Puscifer, one the side-project bands from Tool frontman Maynard James Kennan, has recorded the song as well, set for release on a new EP, Donkey Punch the Night, due Feb. 19. It's a strong version, but even more faithful to the original.
Who does it better?
Personally, I don't think it gets better than this — The Muppets version of "Bohemian Rhapsody," released in 2009 (and currently boasting over 30 million views on YouTube). Animal steals the show.
California native and acclaimed Jazz composer/saxophonist Donny McCaslin got a fairly big jump on his music career, performing with an ensemble of experienced musicians by the time he was 12. If there was any nepotism involved (the group was McCaslin’s father’s, a vibraphonist), the criticisms probably faded quickly as McCaslin started his own group in high school and managed to get them booked multiple years at the Monterey Jazz Festival.
The saxophonist studied intently and performed in youth orchestras that traveled the globe, all before earning a full scholarship to the Berklee College of Music in Boston. He moved to New York City in the early ’90s and found work quickly, replacing Michael Brecker (a huge influence on the young musician) in the group Steps Ahead and going on to play with the Gil Evans Orchestra and many others.
By the mid-’90s, McCaslin — who had deeply explored the various aspects and possibilities of traditional Jazz — began to collaborate on more experimental Jazz projects, including the group Lan Xang and Ken Schaphorst’s big band (alongside John Medeski and other unique top players). McCaslin’s creative curiosity set the tone for his diverse solo albums, which have been widely acclaimed for the composer’s successful risk-taking.
When McCaslin plays the Blue Wisp Jazz Club tonight (with shows at 7:30 and 9:30 p.m.), he’ll be supporting on of his most compelling releases yet, 2012’s Casting for Gravity. The album was inspired by McCaslin’s interest in Electronic music, an uncommon ingredient in most forms of Fusion. The album roams from textural, ambient explorations (particularly on a cover of Scottish electronica duo Boards of Canada’s “Alpha and Omega”) to quirky, funky meditations like the glitchy “Tension.”
It’s a recipe that shouldn’t work, but Casting for Gravity is a fascinating listen that makes one wonder if visionaries like John Coltrane or Ornette Coleman might not have pursued this direction if they were born 60 years later. It’s primarily a progressive Jazz album, with tasteful electronic flourishes. Instead of aping Electronic music nakedly, McCaslin seamlessly incorporates the arrangement spirit of Electro masters like Aphex Twin or more contemporary EDM artists into his own compositions.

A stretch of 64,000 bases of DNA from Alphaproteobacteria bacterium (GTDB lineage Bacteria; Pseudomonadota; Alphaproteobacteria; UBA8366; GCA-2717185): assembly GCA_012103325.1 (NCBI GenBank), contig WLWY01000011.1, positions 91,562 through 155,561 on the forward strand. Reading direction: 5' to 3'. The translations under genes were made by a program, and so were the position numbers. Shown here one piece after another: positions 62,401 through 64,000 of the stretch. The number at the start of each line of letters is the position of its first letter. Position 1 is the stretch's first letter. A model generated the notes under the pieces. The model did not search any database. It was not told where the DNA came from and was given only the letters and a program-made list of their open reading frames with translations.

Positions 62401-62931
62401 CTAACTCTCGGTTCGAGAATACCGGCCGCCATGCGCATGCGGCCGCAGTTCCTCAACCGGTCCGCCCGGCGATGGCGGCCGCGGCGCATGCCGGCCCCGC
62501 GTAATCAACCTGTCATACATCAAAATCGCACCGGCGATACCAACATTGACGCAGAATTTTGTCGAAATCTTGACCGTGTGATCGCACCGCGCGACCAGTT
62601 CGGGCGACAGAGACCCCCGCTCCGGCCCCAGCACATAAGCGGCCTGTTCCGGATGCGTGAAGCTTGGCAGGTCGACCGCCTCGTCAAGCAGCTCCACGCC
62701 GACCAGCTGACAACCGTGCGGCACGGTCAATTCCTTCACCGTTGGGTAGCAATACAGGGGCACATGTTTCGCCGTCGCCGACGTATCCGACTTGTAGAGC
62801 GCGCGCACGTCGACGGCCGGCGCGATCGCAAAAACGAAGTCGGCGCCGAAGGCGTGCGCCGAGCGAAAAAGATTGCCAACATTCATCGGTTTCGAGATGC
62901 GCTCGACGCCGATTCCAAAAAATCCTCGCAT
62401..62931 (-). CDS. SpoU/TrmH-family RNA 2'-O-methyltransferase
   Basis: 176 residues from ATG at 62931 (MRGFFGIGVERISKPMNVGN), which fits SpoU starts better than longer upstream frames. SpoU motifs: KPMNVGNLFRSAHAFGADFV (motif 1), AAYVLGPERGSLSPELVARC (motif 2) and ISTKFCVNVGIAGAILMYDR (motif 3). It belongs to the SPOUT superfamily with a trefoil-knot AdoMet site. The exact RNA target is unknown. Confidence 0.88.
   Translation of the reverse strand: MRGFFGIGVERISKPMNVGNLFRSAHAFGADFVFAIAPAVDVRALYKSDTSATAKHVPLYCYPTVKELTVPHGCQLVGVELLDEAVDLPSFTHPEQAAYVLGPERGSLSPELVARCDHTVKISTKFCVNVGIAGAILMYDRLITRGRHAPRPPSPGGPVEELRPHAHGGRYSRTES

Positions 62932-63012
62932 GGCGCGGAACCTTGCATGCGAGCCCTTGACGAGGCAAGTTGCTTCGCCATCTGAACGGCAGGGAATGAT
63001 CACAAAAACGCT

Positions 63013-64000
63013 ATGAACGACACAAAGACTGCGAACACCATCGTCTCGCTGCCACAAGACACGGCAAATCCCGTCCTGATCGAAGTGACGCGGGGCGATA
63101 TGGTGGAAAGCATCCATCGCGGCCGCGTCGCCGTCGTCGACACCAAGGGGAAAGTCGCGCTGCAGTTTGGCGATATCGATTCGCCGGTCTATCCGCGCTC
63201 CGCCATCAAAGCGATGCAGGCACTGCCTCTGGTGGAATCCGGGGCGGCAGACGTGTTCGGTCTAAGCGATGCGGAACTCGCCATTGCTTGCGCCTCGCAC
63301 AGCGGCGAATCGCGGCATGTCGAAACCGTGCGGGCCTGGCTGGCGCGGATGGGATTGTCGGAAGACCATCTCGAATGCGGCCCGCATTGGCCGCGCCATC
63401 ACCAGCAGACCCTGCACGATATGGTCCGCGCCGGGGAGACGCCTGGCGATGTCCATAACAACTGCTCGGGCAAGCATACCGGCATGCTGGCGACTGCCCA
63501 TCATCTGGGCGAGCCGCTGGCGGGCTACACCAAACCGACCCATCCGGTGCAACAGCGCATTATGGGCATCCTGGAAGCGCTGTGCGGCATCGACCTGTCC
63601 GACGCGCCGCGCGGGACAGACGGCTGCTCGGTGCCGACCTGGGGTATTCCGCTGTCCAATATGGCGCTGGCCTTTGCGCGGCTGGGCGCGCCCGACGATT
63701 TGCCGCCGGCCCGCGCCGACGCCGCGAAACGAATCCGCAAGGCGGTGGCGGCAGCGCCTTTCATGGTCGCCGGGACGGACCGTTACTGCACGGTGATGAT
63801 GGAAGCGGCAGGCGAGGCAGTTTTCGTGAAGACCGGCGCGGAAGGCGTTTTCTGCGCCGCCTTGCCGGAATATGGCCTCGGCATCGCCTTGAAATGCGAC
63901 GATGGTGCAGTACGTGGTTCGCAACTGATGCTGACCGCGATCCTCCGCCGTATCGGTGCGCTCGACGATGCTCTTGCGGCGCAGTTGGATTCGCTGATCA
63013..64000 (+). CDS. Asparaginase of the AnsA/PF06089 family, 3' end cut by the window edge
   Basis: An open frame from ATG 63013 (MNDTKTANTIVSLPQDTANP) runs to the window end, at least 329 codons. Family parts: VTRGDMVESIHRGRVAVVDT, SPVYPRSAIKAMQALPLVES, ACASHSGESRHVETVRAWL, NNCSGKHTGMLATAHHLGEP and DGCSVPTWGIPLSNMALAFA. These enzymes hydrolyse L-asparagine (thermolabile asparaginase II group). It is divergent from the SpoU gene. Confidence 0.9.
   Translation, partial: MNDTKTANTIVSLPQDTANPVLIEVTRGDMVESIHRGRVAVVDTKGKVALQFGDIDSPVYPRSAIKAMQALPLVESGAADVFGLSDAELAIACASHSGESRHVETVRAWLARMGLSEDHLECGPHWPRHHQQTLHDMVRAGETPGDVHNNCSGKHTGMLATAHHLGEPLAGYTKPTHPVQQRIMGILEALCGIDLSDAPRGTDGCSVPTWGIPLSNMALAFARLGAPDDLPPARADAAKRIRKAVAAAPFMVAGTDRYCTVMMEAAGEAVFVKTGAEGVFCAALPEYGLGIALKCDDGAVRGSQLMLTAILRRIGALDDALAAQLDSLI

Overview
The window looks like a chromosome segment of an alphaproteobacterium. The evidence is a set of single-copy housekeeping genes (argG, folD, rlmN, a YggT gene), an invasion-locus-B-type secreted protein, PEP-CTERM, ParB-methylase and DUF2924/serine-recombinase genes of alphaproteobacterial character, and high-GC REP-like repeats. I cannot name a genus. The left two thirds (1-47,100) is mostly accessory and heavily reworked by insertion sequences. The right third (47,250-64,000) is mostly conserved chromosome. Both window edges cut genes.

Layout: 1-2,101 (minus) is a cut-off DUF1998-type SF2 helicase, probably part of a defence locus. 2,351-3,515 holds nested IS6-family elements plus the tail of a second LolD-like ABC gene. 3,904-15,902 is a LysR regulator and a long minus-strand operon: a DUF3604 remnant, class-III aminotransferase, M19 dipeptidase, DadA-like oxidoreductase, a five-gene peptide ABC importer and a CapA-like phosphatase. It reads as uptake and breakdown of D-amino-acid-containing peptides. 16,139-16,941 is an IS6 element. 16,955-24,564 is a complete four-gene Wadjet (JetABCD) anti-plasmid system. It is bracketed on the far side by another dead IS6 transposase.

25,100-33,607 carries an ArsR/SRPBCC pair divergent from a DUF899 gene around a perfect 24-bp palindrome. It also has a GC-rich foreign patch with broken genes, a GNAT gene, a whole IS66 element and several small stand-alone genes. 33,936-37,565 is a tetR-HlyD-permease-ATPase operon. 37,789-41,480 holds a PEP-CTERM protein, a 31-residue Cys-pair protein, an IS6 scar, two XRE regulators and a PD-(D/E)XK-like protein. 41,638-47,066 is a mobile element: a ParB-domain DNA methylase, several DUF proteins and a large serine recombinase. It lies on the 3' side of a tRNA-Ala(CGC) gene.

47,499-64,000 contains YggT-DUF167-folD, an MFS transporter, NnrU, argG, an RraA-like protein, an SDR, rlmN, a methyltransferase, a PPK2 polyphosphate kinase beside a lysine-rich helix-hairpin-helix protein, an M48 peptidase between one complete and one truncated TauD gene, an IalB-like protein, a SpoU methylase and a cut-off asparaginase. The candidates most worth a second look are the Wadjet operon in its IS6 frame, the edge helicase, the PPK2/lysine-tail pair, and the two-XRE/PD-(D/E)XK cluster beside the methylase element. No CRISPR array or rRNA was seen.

Tickets for tonight's shows are $20 (students can get into the 9:30 p.m. show for $15). Here is a clip of the band performing the latest album's track, "Stadium Jazz."
• The husband and wife duo of Michael Trent and Cary Ann Hearst, better known as Shovels & Rope, were slated for an appearance at MidPoint Music Festival here in Cincinnati last fall, but an offer to open for Jack White convinced them to bow out of the fest.
Given the hardscrabble road the pair has traveled over the past five years, it’s hard to argue with their choice. Denver native Trent and Nashville-raised Hearst had been in several bands before crossing paths in Charleston, S.C. (they’d met on tour over a decade ago), eventually playing in each other’s bar bands and becoming friends.
In 2008, the pair formalized their friendship by writing and recording the album Shovels & Rope and releasing it under their own names.
The duo ultimately decided to name its group after the title of that debut album and released O’ Be Joyful last summer to ecstatic press notice, with frequent references to Johnny Cash and June Carter and John Doe and Exene Cervenka (although they’re just as quick to namecheck The Cramps and the visceral pairing of Lucinda Williams and Elvis Costello). (Preview by Brian Baker)
Shovels & Rope's success continues to rise, as evidenced just last week by their network TV debut on David Letterman's show (see below). But even on a local level, their ascent was obvious — tonight's appearance at the Southgate House Revival was moved from one of the smaller rooms in the venue to the larger "Sanctuary" room after it was clear that they could fill it. Showtime is 8:30 p.m. and tickets are $12 at the door (while they last).